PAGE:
Search results for: “"transcendental argument"”
The Modal Transcendental Argument for God’s Existence
By David Reiter
Available (not free) here:
The Confessional Presbyterian volume 7 (2011) – http://www.cpjournal.com/products-page/subscriptions/the-confessional-presbyterian-7-2011…
Sometimes the term “magic bullet” or “silver bullet” comes up in discussions of Van Tilian apologetic methodology. The term is typically if not always used in a negative sense in reference to transcendental argument. Its use is not limited to any particular attitude toward Van Tilian apologetics. The first time I saw the term used was in John Frame. Paul Manata has used it in critiquing “right wing” Van Tilianism. K. Scott Oliphint has used it to correct misunderstandings of Van Til’s thought. Sometimes atheists use it. Many others do as well. So the use of the phrase in question …
Immanuel Kant is known for having coined a term and utilized an argument which is now referred to as transcendental, though it may be traced back even further, having been used in some sense by Aristotle (as one example). Cornelius Van Til, writing from the Continental Tradition in Philosophy, wrote extensively concerning a transcendental argument which is utilized to prove Christianity. Greg L. Bahnsen, a student of Van Til, is best known for having brought the argument, or at least something very much like the argument, into the realm of public debate and for having attempted to clarify it …
I saw the following questions left for me elsewhere on the Internet so I will take a moment to briefly respond.
1. “Van Til and Bahnsen claim that TAG is neither inductive nor deductive. Do the other things they say about TAG also imply this, and if so, how?”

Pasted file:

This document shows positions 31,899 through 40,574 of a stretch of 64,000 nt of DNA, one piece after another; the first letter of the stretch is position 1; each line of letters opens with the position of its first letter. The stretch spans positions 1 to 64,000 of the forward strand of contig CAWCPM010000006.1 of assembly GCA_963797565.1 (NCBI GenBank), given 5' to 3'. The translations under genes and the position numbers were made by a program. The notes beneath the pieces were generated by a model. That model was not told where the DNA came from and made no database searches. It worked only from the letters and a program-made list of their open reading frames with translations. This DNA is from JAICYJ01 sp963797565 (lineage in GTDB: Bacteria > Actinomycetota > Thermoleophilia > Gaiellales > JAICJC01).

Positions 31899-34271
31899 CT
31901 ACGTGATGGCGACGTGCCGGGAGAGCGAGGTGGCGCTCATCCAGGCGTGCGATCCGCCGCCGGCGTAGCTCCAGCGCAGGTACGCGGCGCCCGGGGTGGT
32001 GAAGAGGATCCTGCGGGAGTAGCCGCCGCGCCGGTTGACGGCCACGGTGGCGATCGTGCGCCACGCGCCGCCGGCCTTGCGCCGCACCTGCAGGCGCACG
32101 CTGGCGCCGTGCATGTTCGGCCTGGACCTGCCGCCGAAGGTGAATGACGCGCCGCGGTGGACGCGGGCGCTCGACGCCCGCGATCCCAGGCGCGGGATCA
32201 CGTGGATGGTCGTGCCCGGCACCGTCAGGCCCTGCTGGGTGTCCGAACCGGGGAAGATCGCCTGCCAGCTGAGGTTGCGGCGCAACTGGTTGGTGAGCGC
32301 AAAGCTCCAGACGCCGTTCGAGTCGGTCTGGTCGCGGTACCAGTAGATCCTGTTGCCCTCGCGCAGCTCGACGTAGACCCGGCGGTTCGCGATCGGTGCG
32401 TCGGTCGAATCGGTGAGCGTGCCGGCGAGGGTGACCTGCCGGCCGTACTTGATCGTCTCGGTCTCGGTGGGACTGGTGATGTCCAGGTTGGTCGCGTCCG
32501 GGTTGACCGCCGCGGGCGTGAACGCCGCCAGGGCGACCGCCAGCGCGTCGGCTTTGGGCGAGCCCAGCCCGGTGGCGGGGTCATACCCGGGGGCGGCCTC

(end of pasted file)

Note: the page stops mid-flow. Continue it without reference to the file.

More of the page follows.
To my knowledge, Van Til and Bahnsen never use the acronym ‘TAG,’ although Bahnsen repeats the phrase ‘Transcendental Argument for God.’ Searching this site reveals a fair amount of rather heated discussion and evidence regarding Van Til and Bahnsen’s claims to the effect that transcendental argument is neither inductive nor deductive.…
Now the only argument for an absolute God that holds water is a transcendental argument. A deductive argument as such leads only from one spot in the universe to another spot in the universe. So also an inductive argument as such can never lead beyond the universe. In either case there is no more than an infinite regression. In both cases it is possible for the smart little girl to ask, “If God made the universe, who made God?” and no answer is forthcoming. This answer is, for instance, a favorite reply of the atheist debater, Clarence Darrow. But if
In 1971 John Rawls wrote his famous A Theory of Justice in which he presented what is known as ‘The Original Position.’ The OP is a hypothetical state of affairs in which an individual operates from behind a ‘Veil of Ignorance’ in order to establish principles of justice for society apart from considerations of ethnicity, class, gender, and the like. This thought experiment stems from the radical autonomy present in Immanuel Kant’s work.
Enough about Rawls. Cornelius Van Til was a Christian apologist who likewise drew from Kant’s work, taking the transcendental method developed by Kant (and many others before …